BOSTON -- The Red Sox unveiled their new chief baseball officer Chaim Bloom in a press conference at Fenway Park on Monday.
The club formally announced that Bloom will be Boston’s next leader of baseball operations in a statement released earlier in the day.
Bloom and the Red Sox reached an agreement on a contract on Friday.
Brian O'Halloran, one of the three assistant general managers currently in Boston's front office, will be named GM of the club under Bloom, a source told MLB.com's Mark Feinsand, who added that Eddie Romero and Zack Scott will retain their assistant GM titles, while Raquel Ferreira will continue in her role as senior VP of Major League and Minor League operations.
The 36-year-old Bloom -- the lone external candidate interviewed by the Red Sox during their search, a source told Feinsand -- is a significant get for Boston, which been looking for a creative and dynamic mind to build a championship-caliber team while also cutting some payroll and rebuilding its farm system.
In discussing the state of the club in a news briefing on Sept. 27, Red Sox owner John Henry and chairman Tom Werner expressed admiration for clubs like the Rays and Athletics, who were able to make it to the postseason this year with payrolls that were a fraction of the roughly $240 million that Boston spent during a disappointing 2019 season (84-78 record, no playoffs).
It isn’t that the Red Sox want to suddenly operate like a small-market team. But Henry made it clear that he wants the club to get below the first luxury-tax threshold of $208 million for the 2020 season.
Red Sox president Sam Kennedy recently acknowledged there is a way the club could keep star players J.D. Martinez and Mookie Betts in ’20, but it would be “difficult” to have a roster with both. Martinez has until five days after the World Series to opt out of his contract. Betts is eligible for free agency following the ’20 season.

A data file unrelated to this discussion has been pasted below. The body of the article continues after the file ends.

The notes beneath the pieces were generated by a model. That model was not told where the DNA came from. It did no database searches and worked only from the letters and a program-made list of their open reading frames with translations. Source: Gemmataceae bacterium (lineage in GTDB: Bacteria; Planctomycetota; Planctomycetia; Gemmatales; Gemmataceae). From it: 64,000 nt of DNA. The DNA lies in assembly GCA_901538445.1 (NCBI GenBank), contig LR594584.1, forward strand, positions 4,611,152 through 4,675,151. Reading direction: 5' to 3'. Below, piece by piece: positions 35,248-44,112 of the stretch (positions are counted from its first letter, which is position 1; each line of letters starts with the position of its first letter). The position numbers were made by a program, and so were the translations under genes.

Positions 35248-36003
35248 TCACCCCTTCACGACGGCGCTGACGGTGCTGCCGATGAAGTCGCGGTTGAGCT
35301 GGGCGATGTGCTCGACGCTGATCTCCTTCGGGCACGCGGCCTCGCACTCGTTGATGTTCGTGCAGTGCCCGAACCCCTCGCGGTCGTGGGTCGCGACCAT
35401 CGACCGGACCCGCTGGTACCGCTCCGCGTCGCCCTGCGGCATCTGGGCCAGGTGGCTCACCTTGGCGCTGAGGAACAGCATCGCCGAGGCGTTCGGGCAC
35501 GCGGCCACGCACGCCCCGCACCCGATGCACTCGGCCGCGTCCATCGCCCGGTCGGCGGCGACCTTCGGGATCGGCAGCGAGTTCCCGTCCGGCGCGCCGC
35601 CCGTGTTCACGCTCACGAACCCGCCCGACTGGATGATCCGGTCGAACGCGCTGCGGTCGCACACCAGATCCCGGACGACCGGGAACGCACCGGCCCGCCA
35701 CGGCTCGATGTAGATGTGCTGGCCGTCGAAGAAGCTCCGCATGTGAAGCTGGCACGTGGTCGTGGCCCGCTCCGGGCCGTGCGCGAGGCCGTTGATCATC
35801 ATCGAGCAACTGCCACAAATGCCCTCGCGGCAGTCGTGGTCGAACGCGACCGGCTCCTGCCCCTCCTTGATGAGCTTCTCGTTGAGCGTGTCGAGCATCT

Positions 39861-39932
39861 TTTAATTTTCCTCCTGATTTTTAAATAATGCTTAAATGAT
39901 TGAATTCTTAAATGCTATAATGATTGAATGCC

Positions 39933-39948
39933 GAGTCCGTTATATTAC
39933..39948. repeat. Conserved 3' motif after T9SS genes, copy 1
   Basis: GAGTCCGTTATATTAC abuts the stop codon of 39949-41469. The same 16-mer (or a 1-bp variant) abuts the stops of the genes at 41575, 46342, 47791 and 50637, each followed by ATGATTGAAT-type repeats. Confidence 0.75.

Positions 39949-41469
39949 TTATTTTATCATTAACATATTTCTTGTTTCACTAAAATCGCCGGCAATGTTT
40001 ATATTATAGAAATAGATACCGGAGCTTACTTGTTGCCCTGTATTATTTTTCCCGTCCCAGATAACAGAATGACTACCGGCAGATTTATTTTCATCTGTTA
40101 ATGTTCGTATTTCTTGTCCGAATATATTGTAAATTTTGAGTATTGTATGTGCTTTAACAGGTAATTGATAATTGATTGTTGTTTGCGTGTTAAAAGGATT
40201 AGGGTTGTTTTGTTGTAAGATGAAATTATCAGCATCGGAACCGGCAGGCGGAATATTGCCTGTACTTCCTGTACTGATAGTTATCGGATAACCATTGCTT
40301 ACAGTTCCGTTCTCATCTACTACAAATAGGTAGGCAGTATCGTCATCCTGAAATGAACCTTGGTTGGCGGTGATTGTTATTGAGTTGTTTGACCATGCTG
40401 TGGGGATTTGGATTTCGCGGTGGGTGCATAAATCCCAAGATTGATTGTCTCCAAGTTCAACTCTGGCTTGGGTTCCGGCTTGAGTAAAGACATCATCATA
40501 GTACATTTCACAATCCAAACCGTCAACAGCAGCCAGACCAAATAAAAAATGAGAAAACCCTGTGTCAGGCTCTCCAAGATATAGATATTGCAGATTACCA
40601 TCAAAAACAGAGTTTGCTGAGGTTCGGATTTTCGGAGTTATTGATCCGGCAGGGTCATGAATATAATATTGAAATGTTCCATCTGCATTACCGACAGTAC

In other words, Bloom is going to have some big decisions to make.
Romero, Scott, O’Halloran and Ferreira had been running the front office since Dombrowski's departure. While the Red Sox have praised that quartet numerous times, Henry made it clear that the next leader of the front office should be someone who has experience leading a baseball operations department.
In recent weeks, several perceived candidates had come off the board. Mike Hazen, a long-time executive for the Red Sox, signed an extension with the D-backs. Theo Epstein said late in the regular season that he had a busy offseason ahead for the Cubs and added there was nothing to the story that he would entertain a reunion with the Red Sox. Dodgers president of baseball operations Andrew Friedman had a contract that was set to expire, but he is staying with Los Angeles.
In Bloom, the Red Sox benefit by getting someone who worked under Friedman for years with the Rays.
Bloom has been running Tampa Bay’s front office alongside general manager Erik Neander. With the Red Sox, he will be the lead decision-maker on all personnel moves.
Bloom has an analytics background and was a voice in Tampa Bay’s revolutionary move to go with openers. Bloom is also known to be strong in helping to construct a farm system.
Promoted to VP of baseball operations by the Rays in 2016, Bloom had been with the club since '05, when he was hired as an intern.
Working for the Red Sox will allow Bloom to re-establish his East Coast roots. Bloom is a native of Philadelphia and a graduate of Yale University. His wife Aliza hails from Lexington, Mass.
Bloom interviewed for the Mets' general manager opening last winter prior to New York's hiring of Brodie Van Wagenen, and he has also interviewed with the Twins and Phillies in recent years.
Under Dombrowski, who was dismissed on Sept. 8, the Red Sox won three consecutive American League East titles, including the World Series championship season in 2018.
Henry said recently that Dombrowski’s vision of the team going forward differed from that of ownership, and the owner could sense a disconnect almost immediately following the World Series clincher last year in Los Angeles.
Bloom will get to discuss his vision on Monday when he speaks to the media. An eager Red Sox Nation will be listening closely.